“The lesson I took away,” said Russell “is don’t just shut an idea down because of channel conflict. Really dig into the dynamics of the business you’re in. There’s always channel conflict of some sort in a fast-growing business. Sometimes it’s actually a positive thing for the business and sometimes it’s not. Make sure you dig into that. Don’t just automatically think it’s a bad thing.”
Bizo also experimented with platform partners. They partnered with a marketing automation application for a while and became dependent on them to deliver the value. This dependency got tricky when Bizo’s success became limited due to the size of the application’s market, so eventually they built something on their own. “It wasn’t nearly as complicated as we had imagined from the outside,” said Russell, “We made a marketing automation system for advertising.”
What did Russell learn from this? “Never depend on anybody else for your success. Don’t have a partner that controls your destiny. When we recognized that the focus was going to be too tight to go to the big market, we very quickly got all over it and built the capabilities we needed to be independent.”
The team that will get you to MVT may not be the same as the team that got you through the earlier stages of the Traction Gap Framework. “I think we kept a couple of people longer than we should have. As the company grew, someone who was really successful in that zero- to ten-million phase, had a harder time being successful at the 10- to 30-million phase. But you just feel this loyalty to them because of that success that they drove in the early days. Even when you see they are really struggling. They are great culture fit, so you kind of work within that construct, even though in your gut you know this person’s in over their head now. As a leader, I’ve struggled with that.”
This doesn’t necessarily mean you have to fire, Russell explained. “Maybe it is the right call to keep them. But the question is: How do you keep them in a way that it doesn’t adversely affect everybody else? And adversely affect someone else’s ability to be successful? And that’s where I haven’t completely nailed this down. But I think what I’ll do is try to figure out how to put these people in roles that are exciting and interesting, but that don’t necessarily get in the way of other people’s success.”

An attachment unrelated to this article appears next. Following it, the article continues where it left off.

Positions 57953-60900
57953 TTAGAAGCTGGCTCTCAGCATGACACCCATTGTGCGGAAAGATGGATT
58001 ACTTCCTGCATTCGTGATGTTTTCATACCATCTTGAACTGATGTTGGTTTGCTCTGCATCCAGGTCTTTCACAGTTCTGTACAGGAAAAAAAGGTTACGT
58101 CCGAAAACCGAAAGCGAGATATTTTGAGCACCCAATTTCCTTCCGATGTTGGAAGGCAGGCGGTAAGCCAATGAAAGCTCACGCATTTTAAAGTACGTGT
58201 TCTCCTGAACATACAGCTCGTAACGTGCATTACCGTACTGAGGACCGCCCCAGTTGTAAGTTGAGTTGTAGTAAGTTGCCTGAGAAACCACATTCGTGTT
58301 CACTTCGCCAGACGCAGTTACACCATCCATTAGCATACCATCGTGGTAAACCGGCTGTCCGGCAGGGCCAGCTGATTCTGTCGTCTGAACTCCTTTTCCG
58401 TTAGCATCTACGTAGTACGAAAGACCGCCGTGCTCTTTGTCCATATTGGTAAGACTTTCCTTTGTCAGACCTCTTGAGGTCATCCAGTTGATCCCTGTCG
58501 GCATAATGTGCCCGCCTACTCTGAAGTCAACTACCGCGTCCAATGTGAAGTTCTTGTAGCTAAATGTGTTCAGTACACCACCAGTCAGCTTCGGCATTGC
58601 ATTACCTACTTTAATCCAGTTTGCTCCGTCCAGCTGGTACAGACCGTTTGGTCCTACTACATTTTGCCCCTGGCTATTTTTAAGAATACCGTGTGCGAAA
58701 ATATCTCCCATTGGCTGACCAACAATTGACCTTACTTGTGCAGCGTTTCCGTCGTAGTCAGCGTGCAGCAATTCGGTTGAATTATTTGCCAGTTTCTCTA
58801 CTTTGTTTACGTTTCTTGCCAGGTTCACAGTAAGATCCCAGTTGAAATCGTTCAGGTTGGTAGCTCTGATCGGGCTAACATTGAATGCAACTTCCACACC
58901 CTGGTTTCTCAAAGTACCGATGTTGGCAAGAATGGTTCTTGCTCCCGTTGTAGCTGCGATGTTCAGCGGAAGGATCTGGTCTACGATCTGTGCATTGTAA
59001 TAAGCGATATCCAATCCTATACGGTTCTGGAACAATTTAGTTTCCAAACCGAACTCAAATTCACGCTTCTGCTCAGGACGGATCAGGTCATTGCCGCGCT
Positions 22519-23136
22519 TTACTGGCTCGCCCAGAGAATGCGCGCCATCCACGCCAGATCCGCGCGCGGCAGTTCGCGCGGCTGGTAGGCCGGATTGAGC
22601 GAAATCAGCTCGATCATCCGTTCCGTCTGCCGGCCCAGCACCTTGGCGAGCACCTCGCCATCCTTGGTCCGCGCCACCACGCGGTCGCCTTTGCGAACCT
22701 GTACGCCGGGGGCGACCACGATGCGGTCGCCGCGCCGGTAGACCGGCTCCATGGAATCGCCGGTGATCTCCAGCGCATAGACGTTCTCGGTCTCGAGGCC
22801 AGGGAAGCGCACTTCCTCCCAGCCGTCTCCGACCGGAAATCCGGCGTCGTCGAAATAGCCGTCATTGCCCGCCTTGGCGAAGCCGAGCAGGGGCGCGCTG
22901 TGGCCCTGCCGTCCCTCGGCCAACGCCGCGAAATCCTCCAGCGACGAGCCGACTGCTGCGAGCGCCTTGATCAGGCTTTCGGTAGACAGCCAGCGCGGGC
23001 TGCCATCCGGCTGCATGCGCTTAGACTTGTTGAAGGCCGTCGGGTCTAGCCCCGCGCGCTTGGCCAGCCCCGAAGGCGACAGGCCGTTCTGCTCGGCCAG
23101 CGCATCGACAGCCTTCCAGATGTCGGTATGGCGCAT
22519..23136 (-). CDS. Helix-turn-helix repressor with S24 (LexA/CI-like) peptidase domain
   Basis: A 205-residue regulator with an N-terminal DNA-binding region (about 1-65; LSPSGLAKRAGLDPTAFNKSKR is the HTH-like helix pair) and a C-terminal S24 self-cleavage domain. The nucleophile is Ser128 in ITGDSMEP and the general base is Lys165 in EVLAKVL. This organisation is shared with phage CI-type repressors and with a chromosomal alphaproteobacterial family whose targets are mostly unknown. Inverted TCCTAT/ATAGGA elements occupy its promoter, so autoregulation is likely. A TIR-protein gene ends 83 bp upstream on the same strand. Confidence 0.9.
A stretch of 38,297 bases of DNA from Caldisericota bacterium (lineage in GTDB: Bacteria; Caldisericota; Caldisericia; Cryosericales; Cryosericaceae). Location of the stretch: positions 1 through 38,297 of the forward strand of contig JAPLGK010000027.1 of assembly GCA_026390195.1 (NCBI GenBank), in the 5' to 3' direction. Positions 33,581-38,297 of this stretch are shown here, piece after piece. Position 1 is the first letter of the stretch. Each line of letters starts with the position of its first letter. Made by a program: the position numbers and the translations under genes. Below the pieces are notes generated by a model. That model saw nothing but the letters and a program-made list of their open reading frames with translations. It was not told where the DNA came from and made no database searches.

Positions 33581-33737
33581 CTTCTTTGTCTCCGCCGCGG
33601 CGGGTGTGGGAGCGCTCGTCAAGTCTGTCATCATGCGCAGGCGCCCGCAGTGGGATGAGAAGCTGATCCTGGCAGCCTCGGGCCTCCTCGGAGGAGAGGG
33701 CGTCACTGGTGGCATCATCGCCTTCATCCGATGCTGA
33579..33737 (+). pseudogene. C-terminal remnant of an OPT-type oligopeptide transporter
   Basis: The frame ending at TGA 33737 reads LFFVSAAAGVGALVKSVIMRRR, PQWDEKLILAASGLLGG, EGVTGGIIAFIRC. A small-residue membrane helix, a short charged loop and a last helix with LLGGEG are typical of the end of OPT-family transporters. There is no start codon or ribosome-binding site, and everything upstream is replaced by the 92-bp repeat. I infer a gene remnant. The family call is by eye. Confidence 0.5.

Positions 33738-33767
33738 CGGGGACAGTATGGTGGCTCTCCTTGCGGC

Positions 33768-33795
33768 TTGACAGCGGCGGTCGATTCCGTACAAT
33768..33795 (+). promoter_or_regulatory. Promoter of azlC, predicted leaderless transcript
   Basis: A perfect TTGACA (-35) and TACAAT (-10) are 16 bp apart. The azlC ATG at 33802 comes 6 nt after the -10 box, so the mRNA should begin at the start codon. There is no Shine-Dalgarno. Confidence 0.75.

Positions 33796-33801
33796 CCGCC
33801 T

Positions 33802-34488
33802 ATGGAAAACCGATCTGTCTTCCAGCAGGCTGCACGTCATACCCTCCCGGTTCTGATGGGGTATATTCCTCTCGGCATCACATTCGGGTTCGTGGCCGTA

CEO Takeaways at MVT
- Appear bigger than you are by generating an abundance of high-quality content marketing content.
- Strive to sign exclusives with your suppliers. It keeps competitors away.
- Don’t write off a channel partner strategy; leverage it to bring in both revenue and brand awareness.
- Be very careful about relying too heavily on a single platform. Don’t have a partner that controls your destiny.
- The people that get you from $0 to $10M aren’t necessarily cut out for the stage after.
- You don’t necessarily have to fire people who can’t scale. Think about how to fit them into new roles that work but be prepared to let them go if they really don’t fit anywhere.
Bizo is a marketing platform enabling B2B marketers to identify, reach and engage their target audiences online. Bizo was acquired by LinkedIn in 2014.